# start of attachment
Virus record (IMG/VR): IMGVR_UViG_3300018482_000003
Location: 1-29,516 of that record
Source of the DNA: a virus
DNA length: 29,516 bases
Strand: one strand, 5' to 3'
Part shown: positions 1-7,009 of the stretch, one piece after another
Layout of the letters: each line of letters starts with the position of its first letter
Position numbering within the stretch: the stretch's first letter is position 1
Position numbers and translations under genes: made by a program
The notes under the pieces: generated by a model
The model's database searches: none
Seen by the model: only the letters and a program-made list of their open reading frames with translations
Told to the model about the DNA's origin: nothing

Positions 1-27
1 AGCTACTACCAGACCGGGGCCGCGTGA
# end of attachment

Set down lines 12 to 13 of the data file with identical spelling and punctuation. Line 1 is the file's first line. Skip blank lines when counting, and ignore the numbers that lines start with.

Seen by the model: only the letters and a program-made list of their open reading frames with translations
Told to the model about the DNA's origin: nothing